In a typical air handling environment, the first line of defence will be a low grade, low efficiency media which is designed to capture the larger particulate.

Depending upon the demands of the environment additional filter layers of a finer grade will be installed. All need regular replacement.

Each filter requires manufacture, transport, storage, installation, removal, transport and disposal. The administrative cost alone is massive and the effect of so many boxes of air moving around the country is an environmental nightmare.

RABScreen air intake protection is a simple solution to prevent airborne debris contaminating HVAC equipment. A specification by one of the RABScreen specialists or distributors will consider the following:

Size and consistency of the airborne debris.
·         Dust type (cement, sand, soil, paper fines etc.)
·         Local flora and fauna (trees, grass, weeds, reeds etc.)
·         Other debris (feathers, recycling plant, plastic fines etc.)

Type and design of the equipment to be protected.
·         Chillers (“V” or “W” coil, horizontal, vertical etc.)
·         Air handling units (terminal, make up, packaged or rooftop)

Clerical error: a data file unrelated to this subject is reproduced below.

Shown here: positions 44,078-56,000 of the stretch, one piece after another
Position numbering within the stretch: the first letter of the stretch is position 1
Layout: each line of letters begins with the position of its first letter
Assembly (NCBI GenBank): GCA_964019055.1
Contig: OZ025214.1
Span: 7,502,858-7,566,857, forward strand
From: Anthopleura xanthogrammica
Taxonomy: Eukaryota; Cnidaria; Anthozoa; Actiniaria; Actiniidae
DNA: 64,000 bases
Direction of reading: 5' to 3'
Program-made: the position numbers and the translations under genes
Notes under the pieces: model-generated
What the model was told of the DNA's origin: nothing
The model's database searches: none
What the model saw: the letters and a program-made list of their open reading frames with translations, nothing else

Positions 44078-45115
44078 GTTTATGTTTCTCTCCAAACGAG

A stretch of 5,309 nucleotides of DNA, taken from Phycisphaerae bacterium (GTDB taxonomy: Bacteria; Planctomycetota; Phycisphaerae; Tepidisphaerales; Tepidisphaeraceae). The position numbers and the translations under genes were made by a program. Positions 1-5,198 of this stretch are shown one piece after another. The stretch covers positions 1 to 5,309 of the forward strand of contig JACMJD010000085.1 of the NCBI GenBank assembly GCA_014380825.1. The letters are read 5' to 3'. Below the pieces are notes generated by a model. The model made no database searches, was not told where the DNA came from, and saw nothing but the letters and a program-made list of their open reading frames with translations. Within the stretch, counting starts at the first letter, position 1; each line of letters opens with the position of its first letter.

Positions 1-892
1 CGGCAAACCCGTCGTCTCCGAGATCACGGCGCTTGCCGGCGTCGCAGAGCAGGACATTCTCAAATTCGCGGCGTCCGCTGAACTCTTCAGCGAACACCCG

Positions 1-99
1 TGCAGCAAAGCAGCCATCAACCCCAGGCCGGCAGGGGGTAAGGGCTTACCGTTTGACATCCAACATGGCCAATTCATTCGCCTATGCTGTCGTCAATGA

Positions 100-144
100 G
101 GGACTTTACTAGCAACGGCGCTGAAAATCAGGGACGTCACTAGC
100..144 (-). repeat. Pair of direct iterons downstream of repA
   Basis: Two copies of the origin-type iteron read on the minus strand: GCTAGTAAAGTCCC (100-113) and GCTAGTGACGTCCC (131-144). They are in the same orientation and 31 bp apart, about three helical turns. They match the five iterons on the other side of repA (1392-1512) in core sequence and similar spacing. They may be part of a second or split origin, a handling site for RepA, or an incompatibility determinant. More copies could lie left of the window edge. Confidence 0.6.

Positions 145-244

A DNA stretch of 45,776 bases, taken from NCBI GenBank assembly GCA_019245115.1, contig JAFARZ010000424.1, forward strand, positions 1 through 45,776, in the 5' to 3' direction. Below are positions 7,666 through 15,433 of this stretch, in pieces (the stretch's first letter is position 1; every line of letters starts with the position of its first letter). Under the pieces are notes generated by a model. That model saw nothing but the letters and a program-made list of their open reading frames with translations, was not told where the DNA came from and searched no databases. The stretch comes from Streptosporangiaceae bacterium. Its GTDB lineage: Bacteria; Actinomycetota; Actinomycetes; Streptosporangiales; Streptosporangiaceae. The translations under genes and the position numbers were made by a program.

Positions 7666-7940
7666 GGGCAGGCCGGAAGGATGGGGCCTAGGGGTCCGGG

·         Air intake louvres (weather, sand trap, adjustable, acoustic etc.)
·         Cooling towers (natural draught, induced, forced, fan assisted natural etc.)
·         AC condensers (split, packaged, central etc.)
·         Integral display refrigeration units
·         Compressors

Power consumption of the equipment to be protected.
·         The higher the power, the greater monetary value of the saving and a quicker return on investment as we improve efficiency by the reduction of clogging. 

RABScreen air intake protection is part of an “Equipment Protection System” and utilises many versatile fixing and manufacturing designs to produce made to order product for YOUR application.

From a large industrial process cooling tower to a single refrigeration display unit in your corner shop the RABScreen is the most competitive air intake protection system in the UK.

Every single air intake filter screen is manufactured by hand. The machine shop is full of skilled staff working with a great quality ethic and yet it is flexible enough to cope with orders for 1 or 10,000 with no increase in cost or time delay.

A competitive price linked to high quality and superb design make the RABScreen Air Intake Protection System the best offering to the UK external air filtration market.

And, because we protect your disposables, you can now afford to buy more efficient, higher quality filtration from your supplier. In fact, you can buy both products from one company using the RABScreen distributor network.